It’s part of Canadian mythology: an RCMP officer dressed in full red serge galloping on a horse through the wilderness, off to commit a good deed. But Canucks don’t often get to see a red-coated Mountie on horseback—except during the musical ride, a tradition as Canadian as toques and toonies.
The RCMP Musical Ride dates back to 1887, when the first event took place in Regina, intended as a show of the officers’ riding ability. The goal of the North-West Mounted Police (as they were then known) was providing entertainment for both the officers and the observers—and the same holds true today. Some of the formations of the ride have even become iconic, such as “The Dome,” which was once featured on the $50 bill.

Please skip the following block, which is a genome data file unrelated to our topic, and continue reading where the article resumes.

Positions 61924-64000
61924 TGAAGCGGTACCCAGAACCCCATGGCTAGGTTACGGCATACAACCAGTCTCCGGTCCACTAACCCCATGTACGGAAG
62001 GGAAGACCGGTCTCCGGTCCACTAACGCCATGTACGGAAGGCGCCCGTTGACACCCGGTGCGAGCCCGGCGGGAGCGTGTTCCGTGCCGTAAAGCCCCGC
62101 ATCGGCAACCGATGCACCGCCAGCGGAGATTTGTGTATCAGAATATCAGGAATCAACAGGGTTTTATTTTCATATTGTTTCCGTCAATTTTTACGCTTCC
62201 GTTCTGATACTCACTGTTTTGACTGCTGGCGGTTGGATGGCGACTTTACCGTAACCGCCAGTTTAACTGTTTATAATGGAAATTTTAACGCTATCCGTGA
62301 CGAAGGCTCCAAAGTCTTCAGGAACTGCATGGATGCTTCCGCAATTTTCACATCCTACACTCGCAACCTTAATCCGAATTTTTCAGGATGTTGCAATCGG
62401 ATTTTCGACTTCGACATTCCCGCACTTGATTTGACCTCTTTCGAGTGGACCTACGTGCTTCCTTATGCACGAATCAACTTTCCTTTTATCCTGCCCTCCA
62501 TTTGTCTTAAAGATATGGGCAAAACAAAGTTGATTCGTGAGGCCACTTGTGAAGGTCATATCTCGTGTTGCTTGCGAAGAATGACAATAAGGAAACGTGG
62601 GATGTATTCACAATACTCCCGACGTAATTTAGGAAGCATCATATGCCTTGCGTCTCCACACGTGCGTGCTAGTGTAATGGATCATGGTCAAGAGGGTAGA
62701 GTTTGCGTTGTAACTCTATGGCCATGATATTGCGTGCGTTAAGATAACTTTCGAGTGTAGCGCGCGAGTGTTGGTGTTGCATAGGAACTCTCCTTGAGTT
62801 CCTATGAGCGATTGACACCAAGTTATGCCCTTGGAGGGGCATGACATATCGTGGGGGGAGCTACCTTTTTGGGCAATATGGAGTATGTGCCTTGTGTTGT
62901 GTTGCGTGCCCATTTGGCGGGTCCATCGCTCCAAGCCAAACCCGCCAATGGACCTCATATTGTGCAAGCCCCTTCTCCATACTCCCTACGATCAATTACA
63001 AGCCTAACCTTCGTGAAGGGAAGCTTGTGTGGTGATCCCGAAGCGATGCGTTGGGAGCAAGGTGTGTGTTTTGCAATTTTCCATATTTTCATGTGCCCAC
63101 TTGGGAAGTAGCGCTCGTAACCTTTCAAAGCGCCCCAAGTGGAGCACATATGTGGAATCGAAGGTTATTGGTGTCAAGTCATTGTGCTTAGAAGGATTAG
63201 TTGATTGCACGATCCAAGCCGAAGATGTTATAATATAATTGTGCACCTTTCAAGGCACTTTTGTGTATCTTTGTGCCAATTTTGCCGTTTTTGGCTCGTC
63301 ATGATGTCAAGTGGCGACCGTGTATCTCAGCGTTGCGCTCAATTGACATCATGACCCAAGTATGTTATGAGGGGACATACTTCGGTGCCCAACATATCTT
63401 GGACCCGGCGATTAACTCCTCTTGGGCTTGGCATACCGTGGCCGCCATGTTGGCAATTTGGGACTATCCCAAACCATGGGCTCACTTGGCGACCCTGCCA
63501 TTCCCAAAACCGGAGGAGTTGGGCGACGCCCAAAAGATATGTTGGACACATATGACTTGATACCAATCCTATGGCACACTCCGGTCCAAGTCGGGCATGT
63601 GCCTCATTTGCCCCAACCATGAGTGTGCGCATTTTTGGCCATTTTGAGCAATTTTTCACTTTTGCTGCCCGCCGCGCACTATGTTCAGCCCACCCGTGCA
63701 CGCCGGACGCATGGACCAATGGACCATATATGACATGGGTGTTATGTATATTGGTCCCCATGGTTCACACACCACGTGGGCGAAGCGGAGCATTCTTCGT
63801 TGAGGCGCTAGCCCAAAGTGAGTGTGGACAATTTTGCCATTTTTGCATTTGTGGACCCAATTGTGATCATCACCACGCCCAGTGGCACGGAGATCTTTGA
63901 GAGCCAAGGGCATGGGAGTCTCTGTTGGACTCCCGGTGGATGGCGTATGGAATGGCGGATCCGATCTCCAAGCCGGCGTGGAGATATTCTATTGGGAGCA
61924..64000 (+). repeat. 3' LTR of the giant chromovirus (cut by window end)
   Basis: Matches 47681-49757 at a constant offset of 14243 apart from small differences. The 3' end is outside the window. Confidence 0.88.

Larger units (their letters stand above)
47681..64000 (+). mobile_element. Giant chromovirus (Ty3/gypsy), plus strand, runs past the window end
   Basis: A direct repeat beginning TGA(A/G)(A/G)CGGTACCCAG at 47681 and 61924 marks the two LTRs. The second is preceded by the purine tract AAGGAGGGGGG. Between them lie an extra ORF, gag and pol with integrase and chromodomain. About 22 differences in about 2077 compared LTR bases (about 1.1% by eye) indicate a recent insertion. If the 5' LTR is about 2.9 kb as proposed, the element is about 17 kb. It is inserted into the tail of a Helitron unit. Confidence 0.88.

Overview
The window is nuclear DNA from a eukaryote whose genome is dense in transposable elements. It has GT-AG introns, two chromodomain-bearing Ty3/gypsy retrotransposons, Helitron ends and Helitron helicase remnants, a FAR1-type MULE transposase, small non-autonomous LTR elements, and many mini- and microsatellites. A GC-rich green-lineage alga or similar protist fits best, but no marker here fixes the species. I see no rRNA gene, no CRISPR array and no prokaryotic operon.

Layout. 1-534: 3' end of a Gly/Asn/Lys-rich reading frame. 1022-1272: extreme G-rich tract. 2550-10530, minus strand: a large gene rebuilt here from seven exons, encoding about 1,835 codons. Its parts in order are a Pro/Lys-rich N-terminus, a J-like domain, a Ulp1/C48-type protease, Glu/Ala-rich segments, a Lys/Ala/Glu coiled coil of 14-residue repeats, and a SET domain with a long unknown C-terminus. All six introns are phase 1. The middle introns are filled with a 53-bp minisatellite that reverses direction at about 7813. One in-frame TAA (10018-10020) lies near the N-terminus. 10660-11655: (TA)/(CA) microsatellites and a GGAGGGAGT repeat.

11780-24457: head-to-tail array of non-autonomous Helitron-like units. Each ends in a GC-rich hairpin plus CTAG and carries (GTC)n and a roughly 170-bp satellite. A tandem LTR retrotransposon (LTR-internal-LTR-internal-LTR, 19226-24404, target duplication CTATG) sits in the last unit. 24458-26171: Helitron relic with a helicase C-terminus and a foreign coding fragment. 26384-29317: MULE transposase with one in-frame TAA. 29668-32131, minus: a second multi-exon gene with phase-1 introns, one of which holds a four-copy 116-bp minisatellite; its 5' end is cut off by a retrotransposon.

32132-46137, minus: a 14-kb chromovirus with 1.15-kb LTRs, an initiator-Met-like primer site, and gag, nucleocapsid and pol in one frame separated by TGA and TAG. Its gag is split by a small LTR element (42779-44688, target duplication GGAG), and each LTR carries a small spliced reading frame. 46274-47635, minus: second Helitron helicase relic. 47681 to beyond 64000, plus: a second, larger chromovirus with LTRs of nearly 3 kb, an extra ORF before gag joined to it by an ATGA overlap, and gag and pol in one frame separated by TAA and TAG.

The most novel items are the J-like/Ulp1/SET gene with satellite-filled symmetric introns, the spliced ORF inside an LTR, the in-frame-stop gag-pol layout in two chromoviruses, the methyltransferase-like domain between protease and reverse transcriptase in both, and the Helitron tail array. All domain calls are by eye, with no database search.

This summer’s musical ride tour includes more than 20 locations in British Columbia, beginning in Fort St. John on July 11, and ending in Hope at Hope Brigade Days on September 7 and 8. These days, along with promoting goodwill, the musical rides also act as fundraisers for charities. For example, the musical ride at the Saanich Fairgrounds on August 17 and 18 led by local Lions Clubs will benefit the Victoria Therapeutic Riding Assocation and the BC Easter Seals Camp Shawnigan. Check out the entire summer schedule here and make your plans to experience a Canadian legacy.
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